Newcastle’s Fat Buddha bar and kitchen unveiled a new menu at the end of June. After sampling several of the Asian-influenced dishes, I chatted with Walter Pang, Fat Buddha’s newly appointed Malaysian-born Executive Chef.
Disclosure: Stuart Forster, the author of this article, was invited to sample the new menu at Fat Buddha and retained full editorial control of this post. Fat Buddha did not review or approve this article.
“I love Newcastle,” said the chef after taking a seat in one of the venue’s circular booths. Walter revealed he’d been impressed by the friendliness of the people in the north-east of England and had bought a house in the region.
An interview with the Malaysian-born chef
“I come from a poor family. My education was not so good,” said Walter, who grew up in Malaysia. He mentioned how his father was unable to see and that his mother washed laundry to support the family. Walter decided to become a cook so that they would not have empty stomachs.
Walter’s talent in the kitchen was soon recognised and resulted in an opportunity to work in Japan with the Hilton Hotels and Resorts. When he told his parents about the offer he’d received his parents initially suggested that he decline: they had negative memories of the Japanese occupation of Malaysia during World War Two.
That made me look at Walter’s face more closely. He’s in his 50s — significantly older than I’d initially estimated. Was that down to his diet? I wondered.
“The food I cook helps people stay healthy and live longer,” suggested Walter with a grin.
Prior to heading to taking up his current appointment in Newcastle Walter worked in Miami and London, working at Nobu.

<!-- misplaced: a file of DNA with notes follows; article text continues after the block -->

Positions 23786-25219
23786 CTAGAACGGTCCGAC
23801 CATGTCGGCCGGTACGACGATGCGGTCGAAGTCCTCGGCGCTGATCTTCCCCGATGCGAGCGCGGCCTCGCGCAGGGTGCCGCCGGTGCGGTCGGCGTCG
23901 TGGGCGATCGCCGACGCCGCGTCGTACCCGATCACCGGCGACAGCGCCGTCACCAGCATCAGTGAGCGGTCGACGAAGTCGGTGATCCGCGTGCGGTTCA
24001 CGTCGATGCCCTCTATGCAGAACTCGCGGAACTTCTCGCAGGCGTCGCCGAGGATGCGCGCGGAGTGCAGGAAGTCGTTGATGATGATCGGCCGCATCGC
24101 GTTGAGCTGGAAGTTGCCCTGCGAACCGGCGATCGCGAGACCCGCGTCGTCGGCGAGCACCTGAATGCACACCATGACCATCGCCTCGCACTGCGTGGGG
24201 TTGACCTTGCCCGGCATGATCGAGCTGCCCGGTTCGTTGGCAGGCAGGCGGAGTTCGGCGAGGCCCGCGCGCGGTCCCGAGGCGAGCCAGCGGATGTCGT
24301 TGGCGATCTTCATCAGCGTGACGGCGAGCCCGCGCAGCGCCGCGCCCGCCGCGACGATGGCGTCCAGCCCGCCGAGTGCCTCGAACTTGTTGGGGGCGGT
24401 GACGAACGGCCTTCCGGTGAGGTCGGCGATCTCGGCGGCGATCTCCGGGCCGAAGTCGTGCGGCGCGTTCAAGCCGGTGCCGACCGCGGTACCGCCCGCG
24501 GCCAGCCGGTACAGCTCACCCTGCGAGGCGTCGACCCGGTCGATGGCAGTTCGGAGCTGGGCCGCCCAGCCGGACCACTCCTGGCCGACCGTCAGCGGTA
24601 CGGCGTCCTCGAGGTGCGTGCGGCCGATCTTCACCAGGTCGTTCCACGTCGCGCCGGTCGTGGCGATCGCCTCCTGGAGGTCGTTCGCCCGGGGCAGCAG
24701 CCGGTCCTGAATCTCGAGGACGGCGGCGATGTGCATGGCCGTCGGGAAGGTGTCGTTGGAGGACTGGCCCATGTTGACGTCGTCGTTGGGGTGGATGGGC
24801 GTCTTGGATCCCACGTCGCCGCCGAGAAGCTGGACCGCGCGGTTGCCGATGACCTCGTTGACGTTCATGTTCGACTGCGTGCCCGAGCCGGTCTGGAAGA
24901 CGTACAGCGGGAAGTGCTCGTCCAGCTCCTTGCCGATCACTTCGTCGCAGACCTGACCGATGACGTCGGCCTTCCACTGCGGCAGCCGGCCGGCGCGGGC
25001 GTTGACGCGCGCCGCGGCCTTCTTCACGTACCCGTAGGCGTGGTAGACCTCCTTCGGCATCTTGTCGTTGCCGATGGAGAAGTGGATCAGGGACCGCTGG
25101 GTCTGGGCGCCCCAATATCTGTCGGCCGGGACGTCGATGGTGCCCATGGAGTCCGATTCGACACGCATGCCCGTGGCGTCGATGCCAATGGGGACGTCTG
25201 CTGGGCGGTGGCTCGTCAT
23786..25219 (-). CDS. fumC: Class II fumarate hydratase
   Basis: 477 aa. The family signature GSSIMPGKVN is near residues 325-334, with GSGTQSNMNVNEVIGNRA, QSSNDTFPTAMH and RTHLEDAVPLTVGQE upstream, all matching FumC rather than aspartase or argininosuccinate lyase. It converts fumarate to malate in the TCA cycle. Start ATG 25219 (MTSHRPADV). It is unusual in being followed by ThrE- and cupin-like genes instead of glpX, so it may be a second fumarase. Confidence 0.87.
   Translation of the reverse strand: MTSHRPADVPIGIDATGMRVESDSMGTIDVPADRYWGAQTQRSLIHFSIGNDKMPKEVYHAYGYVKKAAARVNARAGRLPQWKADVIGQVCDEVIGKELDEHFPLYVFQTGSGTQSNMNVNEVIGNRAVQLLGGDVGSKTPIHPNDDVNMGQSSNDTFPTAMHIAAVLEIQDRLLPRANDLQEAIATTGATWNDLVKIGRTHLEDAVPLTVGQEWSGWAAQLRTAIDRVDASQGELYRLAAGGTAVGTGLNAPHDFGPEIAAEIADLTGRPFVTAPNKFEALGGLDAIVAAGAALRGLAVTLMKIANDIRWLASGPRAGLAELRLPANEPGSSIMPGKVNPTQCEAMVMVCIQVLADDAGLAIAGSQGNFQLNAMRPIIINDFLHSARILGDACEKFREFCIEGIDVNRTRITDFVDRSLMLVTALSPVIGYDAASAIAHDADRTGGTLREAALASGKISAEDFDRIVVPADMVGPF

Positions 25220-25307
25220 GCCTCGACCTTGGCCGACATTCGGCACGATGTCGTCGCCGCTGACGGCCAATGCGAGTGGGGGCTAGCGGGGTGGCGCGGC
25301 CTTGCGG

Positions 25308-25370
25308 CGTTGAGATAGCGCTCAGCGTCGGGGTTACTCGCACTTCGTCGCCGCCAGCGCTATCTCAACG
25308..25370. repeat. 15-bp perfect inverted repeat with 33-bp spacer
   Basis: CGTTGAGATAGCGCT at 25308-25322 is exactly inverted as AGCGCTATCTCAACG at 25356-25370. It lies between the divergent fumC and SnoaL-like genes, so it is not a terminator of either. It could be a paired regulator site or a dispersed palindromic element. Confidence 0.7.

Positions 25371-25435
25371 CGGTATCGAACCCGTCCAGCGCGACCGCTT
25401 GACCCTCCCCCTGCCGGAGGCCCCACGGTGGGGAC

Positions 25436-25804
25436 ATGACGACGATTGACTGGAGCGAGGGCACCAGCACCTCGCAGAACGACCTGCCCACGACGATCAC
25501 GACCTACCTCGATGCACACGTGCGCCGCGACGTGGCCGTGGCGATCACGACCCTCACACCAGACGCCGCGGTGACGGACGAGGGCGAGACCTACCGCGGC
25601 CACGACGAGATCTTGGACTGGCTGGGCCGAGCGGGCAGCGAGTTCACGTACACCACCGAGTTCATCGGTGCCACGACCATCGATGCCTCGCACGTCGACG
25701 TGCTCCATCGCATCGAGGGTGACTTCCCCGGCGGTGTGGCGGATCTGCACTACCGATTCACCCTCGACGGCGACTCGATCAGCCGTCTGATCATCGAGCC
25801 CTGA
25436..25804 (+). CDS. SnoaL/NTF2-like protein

Fat Buddha in Newcastle
Domed skylights allowed daylight to flood into the high-ceilinged dining room as I chatted with Walter. The bar, at the front of the room, is by a window providing views onto Pilgrim Street.
The revamped Fat Buddha menu has retained several of the dishes that have proved popular, including honey chilli chicken plus sweet and sour chicken.
The tapas-style dishes that are also served as starters prove popular to share. They include chicken lollipops served with a spicy chilli mayonnaise, grilled pork belly skewers and tempura king prawns, served with a chilli dipping sauce.
Among the main course options, Walter has introduced a mild katsu chicken curry and lobster tempura, served in a crisp pancake basket with a Thai-style Sriracha flavoured mayo dip. The succulent lobster is served with the option of salt and chilli fries or rice.
Grilled salmon, served on a bed of wok-fried green asparagus, a Sriracha mayo dip and accompanied by rice is a dish to look out for if you enjoy fish.
Fat Buddha Newcastle is located at the 55 Degrees North roundabout, above Antler, the Alpine-themed bar and restaurant that opened in mid-June. £750,000 was invested in refurbishing the site, within the Royal Arcade building, during the first-half of 2018. It’s less than five minutes’ walk from Grey’s Monument.
See the Fat Buddha Newcastle (Pilgrim Street; tel. 0191 261 1066) website for further information regarding the menu, opening times and how to make an online reservation.
In the mood for a different style of cuisine? This post, Places to eat in Newcastle upon Tyne, suggests several restaurants in Newcastle.
Visit the Newcastle Gateshead website for more ideas about things to do and see in and around Tyneside.
Like the photos illustrating this post? They are by Why Eye Photography, which is available for food and portrait photography commissions.
Stuart Forster, the author of this post, is an award-winning journalist who has had work published in the likes of Food and Travel magazine. He is based in the north-east of England and available to undertake commissions.
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